Price, Richard. 2008. Making Empire: Colonial Encounters and the Creation of Imperial Rule in Nineteenth-Century Africa. New York: Cambridge University Press.

Reid, Richard J. 2012. A History of Modern Africa: 1800 to the Present. Chichester, West Sussex, England: Wiley-Blackwell.

———. 2017. A Modern History of Uganda. Cambridge: Cambridge University Press.

Renault, François. 1989. “The Structures of the Slave Trade in Central Africa in the 19th Century.” In The Economics of the Indian Ocean Slave Trade in the Nineteenth Century, edited by William Gervase Clarence-Smith, 146–65. London: Cass.

Risam, Roopika. 2019. New Digital Worlds: Postcolonial Digital Humanities in Theory, Praxis, and Pedagogy. Chicago: Northwestern University Press.

Roberts, Mary Nooter, and Allen F. Roberts. 1996. Memory: Luba Art and the Making of History. New York: The Museum for African Art.

Rockel, Stephen J. 2006. Carriers of Culture: Labor on the Road in Nineteenth-Century East Africa. Portsmouth, NH: Heinemann.

Ross, Robert. 2014. The Borders of Race in Colonial South Africa: The Kat River Settlement, 1829-1856. New York: Cambridge University Press.

———. 2018. These Oppressions Won’t Cease: An Anthology of the Political Thought of the Cape Khoesan, 1777-1879. Cincinnati, OH: University of Cincinnati Press.

Royal Geographical Society. 2007. “Bombay Africans.” Web. December 18, 2007–February 12, 2008.

Royal Geographical Society (with IBG), and Lowri M. Jones. 2009. “Hidden Histories of Exploration.” Web. 2009.

Said, Edward. 1978. Orientalism. London: Routledge and Kegan Paul.

———. 1993. Culture and Imperialism. London: Chatto & Windus.

Sheriff, Abdul. 1987. Slaves, Spices and Ivory in Zanzibar: Integration of an East African Commercial Empire into the World Economy, 1770-1873. London; Nairobi; Dar Es Salaam; Athens, OH: James Currey; Heinemann Kenya; Tanzania Publishing House; Ohio University Press.

Simpson, Donald. 1976. Dark Companions: The African Contribution to the European Exploration of East Africa. London: Paul Elek Ltd.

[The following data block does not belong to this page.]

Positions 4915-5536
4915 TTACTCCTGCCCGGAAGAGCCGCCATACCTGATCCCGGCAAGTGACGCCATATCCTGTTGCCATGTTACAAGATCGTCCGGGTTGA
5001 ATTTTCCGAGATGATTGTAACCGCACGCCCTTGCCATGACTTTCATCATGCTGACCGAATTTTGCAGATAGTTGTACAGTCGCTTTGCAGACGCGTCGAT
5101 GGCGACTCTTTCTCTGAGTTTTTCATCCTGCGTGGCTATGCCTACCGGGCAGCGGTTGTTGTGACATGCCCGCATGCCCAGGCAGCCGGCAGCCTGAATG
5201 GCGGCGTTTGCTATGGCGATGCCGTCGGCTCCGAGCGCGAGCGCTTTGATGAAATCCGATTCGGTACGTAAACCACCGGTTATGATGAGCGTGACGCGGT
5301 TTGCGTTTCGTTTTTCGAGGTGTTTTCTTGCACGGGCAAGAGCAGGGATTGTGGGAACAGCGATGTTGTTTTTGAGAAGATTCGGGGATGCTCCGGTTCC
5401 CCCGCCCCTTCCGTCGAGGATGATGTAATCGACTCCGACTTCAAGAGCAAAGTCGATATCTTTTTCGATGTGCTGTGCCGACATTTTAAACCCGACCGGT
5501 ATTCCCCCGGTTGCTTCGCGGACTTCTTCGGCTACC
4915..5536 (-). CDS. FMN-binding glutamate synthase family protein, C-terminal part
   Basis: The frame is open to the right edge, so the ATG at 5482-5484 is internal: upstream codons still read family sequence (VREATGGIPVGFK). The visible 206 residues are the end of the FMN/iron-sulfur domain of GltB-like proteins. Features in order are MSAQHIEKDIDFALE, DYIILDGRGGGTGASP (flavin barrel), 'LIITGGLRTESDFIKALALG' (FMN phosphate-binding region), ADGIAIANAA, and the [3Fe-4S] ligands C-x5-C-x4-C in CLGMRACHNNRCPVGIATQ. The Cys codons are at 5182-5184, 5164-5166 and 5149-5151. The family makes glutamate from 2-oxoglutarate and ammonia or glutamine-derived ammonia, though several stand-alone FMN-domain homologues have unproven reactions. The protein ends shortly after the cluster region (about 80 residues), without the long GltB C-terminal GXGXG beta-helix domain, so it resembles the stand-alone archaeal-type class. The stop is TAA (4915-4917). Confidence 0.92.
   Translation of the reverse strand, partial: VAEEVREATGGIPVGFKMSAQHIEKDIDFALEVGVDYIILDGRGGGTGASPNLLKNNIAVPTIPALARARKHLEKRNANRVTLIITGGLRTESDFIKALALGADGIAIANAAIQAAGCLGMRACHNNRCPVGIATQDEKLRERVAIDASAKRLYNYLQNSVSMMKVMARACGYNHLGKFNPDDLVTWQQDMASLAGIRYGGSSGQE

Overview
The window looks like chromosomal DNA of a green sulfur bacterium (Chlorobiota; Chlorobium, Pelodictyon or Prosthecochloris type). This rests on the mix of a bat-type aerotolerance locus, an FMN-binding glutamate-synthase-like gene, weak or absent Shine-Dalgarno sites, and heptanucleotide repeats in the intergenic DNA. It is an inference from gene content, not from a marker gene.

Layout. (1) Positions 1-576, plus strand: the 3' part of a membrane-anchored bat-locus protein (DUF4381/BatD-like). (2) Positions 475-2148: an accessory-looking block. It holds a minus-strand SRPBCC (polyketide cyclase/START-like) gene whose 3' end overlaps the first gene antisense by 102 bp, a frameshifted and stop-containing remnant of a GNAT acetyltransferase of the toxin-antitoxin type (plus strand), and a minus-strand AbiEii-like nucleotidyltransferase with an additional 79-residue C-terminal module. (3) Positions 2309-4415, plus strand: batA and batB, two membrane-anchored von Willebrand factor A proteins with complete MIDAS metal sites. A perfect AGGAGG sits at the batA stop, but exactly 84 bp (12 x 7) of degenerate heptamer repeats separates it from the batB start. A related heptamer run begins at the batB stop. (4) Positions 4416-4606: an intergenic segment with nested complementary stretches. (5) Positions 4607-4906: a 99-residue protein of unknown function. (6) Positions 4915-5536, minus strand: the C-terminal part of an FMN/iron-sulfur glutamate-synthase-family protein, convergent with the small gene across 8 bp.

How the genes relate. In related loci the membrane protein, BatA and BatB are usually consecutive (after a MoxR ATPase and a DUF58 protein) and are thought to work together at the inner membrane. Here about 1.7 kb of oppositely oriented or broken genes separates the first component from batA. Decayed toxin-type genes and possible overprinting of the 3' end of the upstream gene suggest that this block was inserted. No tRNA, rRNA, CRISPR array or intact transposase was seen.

Special Collections, SOAS Library. 2014. “The Life and Afterlife of David Livingstone: The ‘Bombay Africans.’” Web. May 12, 2014.

Spivak, Gayatri Chakravorty. 1985a. “Can the Subaltern Speak? Speculations on Widow-Sacrifice.” Wedge 7–8 (Winter-Spring): 120–30.

———. 1985b. “Three Women’s Texts and a Critique of Imperialism.” Critical Inquiry 12 (1): 243–61.

———. 1987a. In Other Worlds: Essays in Cultural Politics. New York; London: Methuen, Inc.

———. 1987b. “The Rani of Sirmur: An Essay in Reading the Archives.” History and Theory 24 (3): 247–72.

———. 1988. “Can the Subaltern Speak?” In Marxism and the Interpretation of Culture, edited by Cary Nelson and Lawrence Grossberg, 271–313. Urbana, IL: University of Illinois Press.

———. 1996. “Subaltern Studies: Deconstructing Historiography.” In The Spivak Reader, edited by Donna Landry and Gerald Maclean, 203–35. London: Routledge.

———. 1999. A Critique of Postcolonial Reason: Toward a History of the Vanishing Present. Cambridge, MA; London: Harvard University Press.

Thomas, H. B. 1951. “Jacob Wainwright in Uganda.” Uganda Journal 15: 204–5.

———. 1960. “Mohammed Biri.” Uganda Journal 24: 123–26.

———. 1962. “The Logistics of Caravan Travel.” In The Nile Quest, edited by Merrick Posnansky, 12–15. Kampala: The East African Literature Bureau for the Uganda Museum, Kampala.

———. 1964. “Note: Livingstone’s Muganda Servant – A Postscript.” Uganda Journal 28: 99–100.

Tuck, Eve, and K. Wayne Yang. 2012. “Decolonization Is Not a Metaphor.” Decolonization: Indigeneity, Education & Society 1 (1): 1–40.